"By the time my kids leave for school every morning, my nerves are frazzled and I'm practically in tears from fighting with them to get ready. Then when they're finally out the door, I'm faced with a big mess to clean up and a rush to get myself off to work. Is there an alternative to this situation?"
The family atmosphere is established by the parents, and the tone for the day is set in the morning. Many children and parents start each day with a struggle because they don't take the time to establish a morning routine that works for everyone. Children need adults to supervise setting up a routine. Once children learn how to plan their time in the morning, they feel better and the day goes more smoothly for everyone.
1. Set a deadline for morning chores. In many families, the deadline is breakfast. You can establish a nonverbal reminder to show that a child still has unfinished work. As a family, agree what this nonverbal signal should be.
2. Spend your time taking care of your chores and do not nag or remind the kids about what they need to do. Let them experience the consequences of forgetting. If a child comes to the table with unfinished duties, turn her plate upside down and let her finish her work before she joins the rest of the family for breakfast. This signal needs to be agreed upon with your child in advance.
3. If it is difficult for you to refrain from nagging, take a long shower while your children get ready for school.
4. Establish an agreement that the television doesn't go on in the morning until the chores are done. If your children are watching television and their work is incomplete, simply turn off the set.
5. Let the morning routine chart (see "Planning Ahead to Prevent Future Problems," item 1 below) be the boss. Instead of nagging, ask your children, "What is next on our morning routine chart?"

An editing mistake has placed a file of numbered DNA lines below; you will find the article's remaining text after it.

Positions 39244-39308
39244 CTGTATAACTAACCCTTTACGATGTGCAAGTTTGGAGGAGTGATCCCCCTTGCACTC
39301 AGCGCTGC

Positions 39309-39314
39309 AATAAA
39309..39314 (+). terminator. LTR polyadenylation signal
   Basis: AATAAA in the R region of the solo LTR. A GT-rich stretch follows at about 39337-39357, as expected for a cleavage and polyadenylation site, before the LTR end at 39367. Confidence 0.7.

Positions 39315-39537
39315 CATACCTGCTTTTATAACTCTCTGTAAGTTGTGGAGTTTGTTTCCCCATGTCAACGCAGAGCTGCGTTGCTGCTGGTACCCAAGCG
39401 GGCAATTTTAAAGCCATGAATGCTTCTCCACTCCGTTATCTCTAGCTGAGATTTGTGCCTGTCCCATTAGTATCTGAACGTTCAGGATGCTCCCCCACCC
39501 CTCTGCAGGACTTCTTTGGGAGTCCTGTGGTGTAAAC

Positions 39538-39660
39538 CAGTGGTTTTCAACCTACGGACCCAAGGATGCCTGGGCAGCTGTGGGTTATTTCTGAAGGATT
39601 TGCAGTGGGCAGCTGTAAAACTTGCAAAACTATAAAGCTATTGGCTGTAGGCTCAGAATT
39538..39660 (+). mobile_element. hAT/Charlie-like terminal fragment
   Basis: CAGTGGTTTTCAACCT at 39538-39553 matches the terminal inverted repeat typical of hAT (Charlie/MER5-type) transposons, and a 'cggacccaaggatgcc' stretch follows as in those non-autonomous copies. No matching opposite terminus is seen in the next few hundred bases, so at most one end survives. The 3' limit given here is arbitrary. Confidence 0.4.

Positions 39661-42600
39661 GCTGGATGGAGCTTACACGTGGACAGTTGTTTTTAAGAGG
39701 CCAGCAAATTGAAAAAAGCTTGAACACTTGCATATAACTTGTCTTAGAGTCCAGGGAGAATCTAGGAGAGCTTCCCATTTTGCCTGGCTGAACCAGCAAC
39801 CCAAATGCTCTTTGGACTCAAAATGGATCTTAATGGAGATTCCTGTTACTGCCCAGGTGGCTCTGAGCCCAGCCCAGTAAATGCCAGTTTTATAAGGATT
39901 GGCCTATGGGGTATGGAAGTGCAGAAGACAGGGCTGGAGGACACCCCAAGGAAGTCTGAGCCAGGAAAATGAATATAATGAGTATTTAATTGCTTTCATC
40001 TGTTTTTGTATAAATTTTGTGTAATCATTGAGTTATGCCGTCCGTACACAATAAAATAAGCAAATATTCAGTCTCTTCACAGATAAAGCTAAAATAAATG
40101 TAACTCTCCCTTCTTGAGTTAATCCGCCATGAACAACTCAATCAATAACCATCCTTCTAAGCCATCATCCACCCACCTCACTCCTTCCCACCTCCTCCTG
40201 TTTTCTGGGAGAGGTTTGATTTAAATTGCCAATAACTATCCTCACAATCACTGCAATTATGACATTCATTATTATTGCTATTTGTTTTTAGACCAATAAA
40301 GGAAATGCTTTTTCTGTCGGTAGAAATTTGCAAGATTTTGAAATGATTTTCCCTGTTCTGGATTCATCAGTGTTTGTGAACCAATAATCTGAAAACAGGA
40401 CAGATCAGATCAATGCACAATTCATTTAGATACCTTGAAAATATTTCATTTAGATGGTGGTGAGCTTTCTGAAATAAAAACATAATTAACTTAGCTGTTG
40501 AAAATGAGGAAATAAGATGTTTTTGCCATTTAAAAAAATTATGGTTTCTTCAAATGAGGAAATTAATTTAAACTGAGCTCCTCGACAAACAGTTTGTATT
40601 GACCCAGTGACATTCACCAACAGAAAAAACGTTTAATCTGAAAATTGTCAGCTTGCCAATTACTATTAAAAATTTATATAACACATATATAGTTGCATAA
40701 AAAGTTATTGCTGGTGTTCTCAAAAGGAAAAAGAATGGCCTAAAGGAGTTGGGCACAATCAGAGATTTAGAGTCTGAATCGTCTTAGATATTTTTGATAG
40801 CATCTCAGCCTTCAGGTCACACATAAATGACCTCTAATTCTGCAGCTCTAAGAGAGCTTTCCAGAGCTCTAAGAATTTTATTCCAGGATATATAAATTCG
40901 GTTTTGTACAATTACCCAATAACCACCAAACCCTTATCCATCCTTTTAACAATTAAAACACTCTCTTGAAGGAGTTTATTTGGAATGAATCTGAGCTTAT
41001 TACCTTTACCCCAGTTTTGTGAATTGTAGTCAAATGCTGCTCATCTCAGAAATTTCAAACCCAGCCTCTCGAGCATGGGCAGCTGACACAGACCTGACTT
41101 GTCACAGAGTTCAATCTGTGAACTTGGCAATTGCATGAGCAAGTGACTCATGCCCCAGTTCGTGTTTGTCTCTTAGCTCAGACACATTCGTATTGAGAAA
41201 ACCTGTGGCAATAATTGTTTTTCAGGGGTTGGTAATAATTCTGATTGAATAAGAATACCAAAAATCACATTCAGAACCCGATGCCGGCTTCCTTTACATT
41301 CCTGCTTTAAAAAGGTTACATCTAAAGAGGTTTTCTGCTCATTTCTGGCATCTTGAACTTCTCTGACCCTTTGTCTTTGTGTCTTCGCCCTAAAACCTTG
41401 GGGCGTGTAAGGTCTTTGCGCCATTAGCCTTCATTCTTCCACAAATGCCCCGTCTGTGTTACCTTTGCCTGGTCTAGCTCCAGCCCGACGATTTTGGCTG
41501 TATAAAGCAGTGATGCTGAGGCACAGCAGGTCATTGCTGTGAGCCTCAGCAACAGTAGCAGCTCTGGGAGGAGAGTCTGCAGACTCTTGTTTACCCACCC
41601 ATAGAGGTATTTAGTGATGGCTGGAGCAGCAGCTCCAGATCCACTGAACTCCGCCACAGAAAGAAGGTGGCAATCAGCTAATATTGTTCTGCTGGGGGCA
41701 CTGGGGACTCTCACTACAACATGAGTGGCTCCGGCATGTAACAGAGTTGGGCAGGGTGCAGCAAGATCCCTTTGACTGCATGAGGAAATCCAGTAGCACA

1. Create a morning routine chart. Sit down with your children at a time when you feel calm and help them brainstorm a list of things they need to do to be ready for school each day. Help them make a chart to help them remember the things on their list. Kids enjoy cutting out pictures from magazines or drawing pictures to paste next to each task on the chart. The chart should be used as a reminder and not as a way to reward children for doing what needs to be done.
2. Get alarm clocks for the kids as soon as they start school and teach them how to use them.
3. You might want to have all the children include a small job that helps the family as part of their list: setting the table, making toast, pouring juice, scrambling eggs, or starting a load of wash.
4. Let your kids decide how much time they need to accomplish everything on their lists and then figure out the time they need to set on their alarm clocks. Allow them to learn from mistakes.
5. Take time for training and have fun by role-playing how the morning will go from the time the alarm goes off.
6. Avoid rescuing kids who need a little time to learn that they can be responsible. Contact their teachers and explain your plan for helping your kids learn to be responsible for getting themselves up and off to school in the mornings. Ask the teachers if they would be willing to allow the kids to experience the consequences of being late to school. It usually takes one or two tardies to change a person's slow morning habits. They might stay in at recess or after school to make up the work they miss.